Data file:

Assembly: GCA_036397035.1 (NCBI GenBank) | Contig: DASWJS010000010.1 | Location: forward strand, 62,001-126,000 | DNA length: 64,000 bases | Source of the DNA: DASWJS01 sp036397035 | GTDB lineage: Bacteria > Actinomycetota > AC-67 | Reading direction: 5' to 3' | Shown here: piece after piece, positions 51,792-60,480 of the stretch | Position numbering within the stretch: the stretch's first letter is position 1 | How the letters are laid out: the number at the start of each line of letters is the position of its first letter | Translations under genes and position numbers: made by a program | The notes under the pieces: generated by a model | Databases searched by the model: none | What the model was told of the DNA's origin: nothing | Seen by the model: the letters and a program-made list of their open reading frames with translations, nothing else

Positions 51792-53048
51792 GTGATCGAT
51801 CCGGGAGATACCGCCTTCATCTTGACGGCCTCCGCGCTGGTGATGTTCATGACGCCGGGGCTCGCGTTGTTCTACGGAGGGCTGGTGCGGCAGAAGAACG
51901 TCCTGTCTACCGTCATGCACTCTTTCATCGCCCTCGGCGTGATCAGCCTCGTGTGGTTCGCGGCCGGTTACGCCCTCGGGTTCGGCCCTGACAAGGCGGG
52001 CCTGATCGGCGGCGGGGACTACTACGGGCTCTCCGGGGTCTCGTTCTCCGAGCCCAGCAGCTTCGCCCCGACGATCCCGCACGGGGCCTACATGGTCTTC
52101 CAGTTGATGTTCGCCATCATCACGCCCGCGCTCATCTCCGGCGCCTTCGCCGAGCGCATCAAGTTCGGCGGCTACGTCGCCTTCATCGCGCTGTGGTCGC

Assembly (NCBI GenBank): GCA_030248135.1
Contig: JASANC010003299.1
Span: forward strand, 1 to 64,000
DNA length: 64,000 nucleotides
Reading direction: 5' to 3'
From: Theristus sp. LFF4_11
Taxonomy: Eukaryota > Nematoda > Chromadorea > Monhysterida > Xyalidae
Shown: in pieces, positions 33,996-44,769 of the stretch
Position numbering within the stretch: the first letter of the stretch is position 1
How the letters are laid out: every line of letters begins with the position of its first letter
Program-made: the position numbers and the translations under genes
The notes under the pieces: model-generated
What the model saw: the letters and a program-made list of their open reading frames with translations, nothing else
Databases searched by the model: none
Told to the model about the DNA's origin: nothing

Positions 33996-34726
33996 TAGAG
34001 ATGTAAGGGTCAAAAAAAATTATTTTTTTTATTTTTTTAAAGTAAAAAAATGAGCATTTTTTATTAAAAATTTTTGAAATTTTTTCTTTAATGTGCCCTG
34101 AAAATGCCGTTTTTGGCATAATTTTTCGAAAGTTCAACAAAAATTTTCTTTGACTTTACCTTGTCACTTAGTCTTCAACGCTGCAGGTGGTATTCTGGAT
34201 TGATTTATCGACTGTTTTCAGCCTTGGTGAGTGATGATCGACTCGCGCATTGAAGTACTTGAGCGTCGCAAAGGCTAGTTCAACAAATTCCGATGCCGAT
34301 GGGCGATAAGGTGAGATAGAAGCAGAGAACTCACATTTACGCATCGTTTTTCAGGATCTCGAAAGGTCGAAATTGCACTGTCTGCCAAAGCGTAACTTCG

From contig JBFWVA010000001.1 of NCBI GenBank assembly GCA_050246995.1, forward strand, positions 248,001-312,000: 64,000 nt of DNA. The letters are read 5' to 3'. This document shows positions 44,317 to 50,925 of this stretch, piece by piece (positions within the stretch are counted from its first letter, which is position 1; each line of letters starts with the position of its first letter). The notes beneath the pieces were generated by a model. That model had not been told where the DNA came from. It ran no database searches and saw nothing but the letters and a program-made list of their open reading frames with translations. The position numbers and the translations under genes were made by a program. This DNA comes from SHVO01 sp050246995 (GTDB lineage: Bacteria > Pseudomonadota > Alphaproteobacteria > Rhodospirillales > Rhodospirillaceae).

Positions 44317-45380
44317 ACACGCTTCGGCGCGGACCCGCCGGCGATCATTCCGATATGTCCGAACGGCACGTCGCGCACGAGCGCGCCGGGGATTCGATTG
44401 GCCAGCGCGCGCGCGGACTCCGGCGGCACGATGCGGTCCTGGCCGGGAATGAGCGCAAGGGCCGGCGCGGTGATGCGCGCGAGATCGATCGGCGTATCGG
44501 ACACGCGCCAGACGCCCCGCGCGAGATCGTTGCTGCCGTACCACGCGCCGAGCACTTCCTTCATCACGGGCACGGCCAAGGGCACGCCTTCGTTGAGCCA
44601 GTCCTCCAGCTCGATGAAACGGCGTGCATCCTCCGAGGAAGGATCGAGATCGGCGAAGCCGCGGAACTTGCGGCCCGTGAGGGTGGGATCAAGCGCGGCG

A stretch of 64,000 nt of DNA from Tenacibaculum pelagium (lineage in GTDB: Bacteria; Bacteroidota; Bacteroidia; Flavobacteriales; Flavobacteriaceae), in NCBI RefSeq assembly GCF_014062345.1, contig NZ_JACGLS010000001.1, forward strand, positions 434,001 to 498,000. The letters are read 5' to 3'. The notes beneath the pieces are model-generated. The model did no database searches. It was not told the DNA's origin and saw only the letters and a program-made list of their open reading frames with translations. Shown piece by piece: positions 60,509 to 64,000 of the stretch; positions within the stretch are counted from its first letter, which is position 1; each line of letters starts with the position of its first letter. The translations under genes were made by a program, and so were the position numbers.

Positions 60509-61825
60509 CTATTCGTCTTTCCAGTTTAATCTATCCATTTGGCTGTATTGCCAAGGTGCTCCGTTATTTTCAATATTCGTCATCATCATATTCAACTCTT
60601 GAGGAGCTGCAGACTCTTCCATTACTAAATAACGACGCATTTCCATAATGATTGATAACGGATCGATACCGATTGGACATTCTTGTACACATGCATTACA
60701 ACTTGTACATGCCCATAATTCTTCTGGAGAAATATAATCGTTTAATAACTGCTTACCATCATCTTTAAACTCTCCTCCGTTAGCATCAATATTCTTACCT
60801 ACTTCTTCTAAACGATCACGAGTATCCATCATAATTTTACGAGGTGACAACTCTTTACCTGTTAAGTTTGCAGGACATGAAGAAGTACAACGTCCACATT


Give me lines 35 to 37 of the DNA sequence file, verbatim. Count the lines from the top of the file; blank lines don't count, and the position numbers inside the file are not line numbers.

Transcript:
A stretch of 64,000 nt of DNA from Tenacibaculum pelagium (lineage in GTDB: Bacteria; Bacteroidota; Bacteroidia; Flavobacteriales; Flavobacteriaceae), in NCBI RefSeq assembly GCF_014062345.1, contig NZ_JACGLS010000001.1, forward strand, positions 434,001 to 498,000. The letters are read 5' to 3'. The notes beneath the pieces are model-generated. The model did no database searches. It was not told the DNA's origin and saw only the letters and a program-made list of their open reading frames with translations. Shown piece by piece: positions 60,509 to 64,000 of the stretch; positions within the stretch are counted from its first letter, which is position 1; each line of letters starts with the position of its first letter. The translations under genes were made by a program, and so were the position numbers.

Positions 60509-61825
60509 CTATTCGTCTTTCCAGTTTAATCTATCCATTTGGCTGTATTGCCAAGGTGCTCCGTTATTTTCAATATTCGTCATCATCATATTCAACTCTT